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The Senate Dress Code Gets a Casual Overhaul


In the tradition-bound halls of the Senate, customs die hard and rules can be next to impossible to change. But on Monday, with a potential government shutdown days away, a newly begun impeachment inquiry and lawmakers preparing for a visit this week from the president of Ukraine, a major change had the Capitol abuzz.

For the first time in centuries, lawmakers are no longer expected to suit up to conduct business on the Senate floor.

Senator Chuck Schumer, Democrat of New York and the majority leader, has established a new dress code — or rather, done away with the old one — allowing members to take a more business-casual approach to their workwear.

The change, reported earlier by Axios, involved directing the Senate’s sergeant-at-arms — whose job, aside from directing security in the chamber, also entails enforcing outfit standards for all who enter it — that the previous policy that all senators must be clad in business attire when on the floor is no longer to be enforced.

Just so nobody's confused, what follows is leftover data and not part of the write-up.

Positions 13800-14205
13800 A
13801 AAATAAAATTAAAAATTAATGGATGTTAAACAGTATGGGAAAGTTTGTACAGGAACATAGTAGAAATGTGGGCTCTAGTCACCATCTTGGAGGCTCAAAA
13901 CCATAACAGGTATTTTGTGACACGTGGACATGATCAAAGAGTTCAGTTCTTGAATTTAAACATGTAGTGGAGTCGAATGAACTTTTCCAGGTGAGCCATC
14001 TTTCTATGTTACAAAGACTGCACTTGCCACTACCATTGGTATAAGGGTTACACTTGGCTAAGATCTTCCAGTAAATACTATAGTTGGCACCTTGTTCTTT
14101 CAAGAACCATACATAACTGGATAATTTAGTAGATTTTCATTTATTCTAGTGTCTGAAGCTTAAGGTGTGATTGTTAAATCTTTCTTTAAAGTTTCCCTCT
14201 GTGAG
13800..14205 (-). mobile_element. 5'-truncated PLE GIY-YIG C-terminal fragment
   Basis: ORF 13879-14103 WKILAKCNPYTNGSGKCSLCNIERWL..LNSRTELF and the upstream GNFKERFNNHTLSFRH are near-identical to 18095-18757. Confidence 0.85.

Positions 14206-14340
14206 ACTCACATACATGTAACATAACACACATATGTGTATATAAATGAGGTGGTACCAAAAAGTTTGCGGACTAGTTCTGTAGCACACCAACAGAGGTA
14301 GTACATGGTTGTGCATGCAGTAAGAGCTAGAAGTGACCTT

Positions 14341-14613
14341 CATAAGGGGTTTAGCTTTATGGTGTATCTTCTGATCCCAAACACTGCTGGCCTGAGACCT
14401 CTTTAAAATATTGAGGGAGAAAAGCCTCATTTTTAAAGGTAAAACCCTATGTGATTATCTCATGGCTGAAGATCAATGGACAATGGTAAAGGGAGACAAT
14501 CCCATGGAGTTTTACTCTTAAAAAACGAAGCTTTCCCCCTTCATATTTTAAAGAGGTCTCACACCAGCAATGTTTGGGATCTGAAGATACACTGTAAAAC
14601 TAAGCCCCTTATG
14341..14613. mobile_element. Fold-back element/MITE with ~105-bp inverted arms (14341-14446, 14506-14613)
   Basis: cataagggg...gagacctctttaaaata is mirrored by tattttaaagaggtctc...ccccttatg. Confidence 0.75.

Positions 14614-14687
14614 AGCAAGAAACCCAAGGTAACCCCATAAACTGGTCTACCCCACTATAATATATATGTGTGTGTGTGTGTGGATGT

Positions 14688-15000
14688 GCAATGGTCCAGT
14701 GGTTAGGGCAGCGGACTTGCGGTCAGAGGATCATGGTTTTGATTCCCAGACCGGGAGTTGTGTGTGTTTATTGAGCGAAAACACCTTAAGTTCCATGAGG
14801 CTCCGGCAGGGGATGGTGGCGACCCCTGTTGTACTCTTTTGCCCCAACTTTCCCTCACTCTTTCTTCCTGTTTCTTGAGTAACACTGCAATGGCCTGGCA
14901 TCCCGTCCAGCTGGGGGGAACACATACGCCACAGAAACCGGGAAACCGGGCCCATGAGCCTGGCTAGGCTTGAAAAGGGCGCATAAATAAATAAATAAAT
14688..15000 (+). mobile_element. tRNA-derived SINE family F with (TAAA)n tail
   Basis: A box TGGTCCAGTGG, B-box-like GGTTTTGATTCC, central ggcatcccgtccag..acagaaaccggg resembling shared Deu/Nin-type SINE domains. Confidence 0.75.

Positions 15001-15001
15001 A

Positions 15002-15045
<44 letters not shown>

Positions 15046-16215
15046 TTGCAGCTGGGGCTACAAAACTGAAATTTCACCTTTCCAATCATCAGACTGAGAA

“There has been an informal dress code that was enforced,” Mr. Schumer said in a statement. “Senators are able to choose what they wear on the Senate floor. I will continue to wear a suit.”

The modification is in many ways a bow to reality: In recent years, there have been plenty of senators who have departed from the suit-and-tie uniform that for decades was considered the only acceptable attire. It most clearly reflects the influence of Senator John Fetterman, the 6-foot-8, tattooed, first-term Democrat from Pennsylvania. After briefly donning a suit and tie for his first few months in Congress, he has recently reverted to wearing his signature Carhartt sweatshirts and baggy shorts.

As is the case with any sartorial change in Washington — be it footwear, dress color, suit shade or wigs — the announcement has generated a big reaction.

Right-wing Republicans, including some who have routinely shattered norms of decorum and conduct on Capitol Hill, professed outrage.

Representative Marjorie Taylor Greene, the hard-right Republican from Georgia who rose in the House chamber during President Biden’s State of the Union address in February to scream “Liar!” called the clothing policy change “disgraceful.”

Unlike most rules that govern the Senate, there is no official, written dress code. But by custom, senators have for decades been informally required to wear business attire: typically suit and tie for men and dresses with covered shoulders or pantsuits for women.


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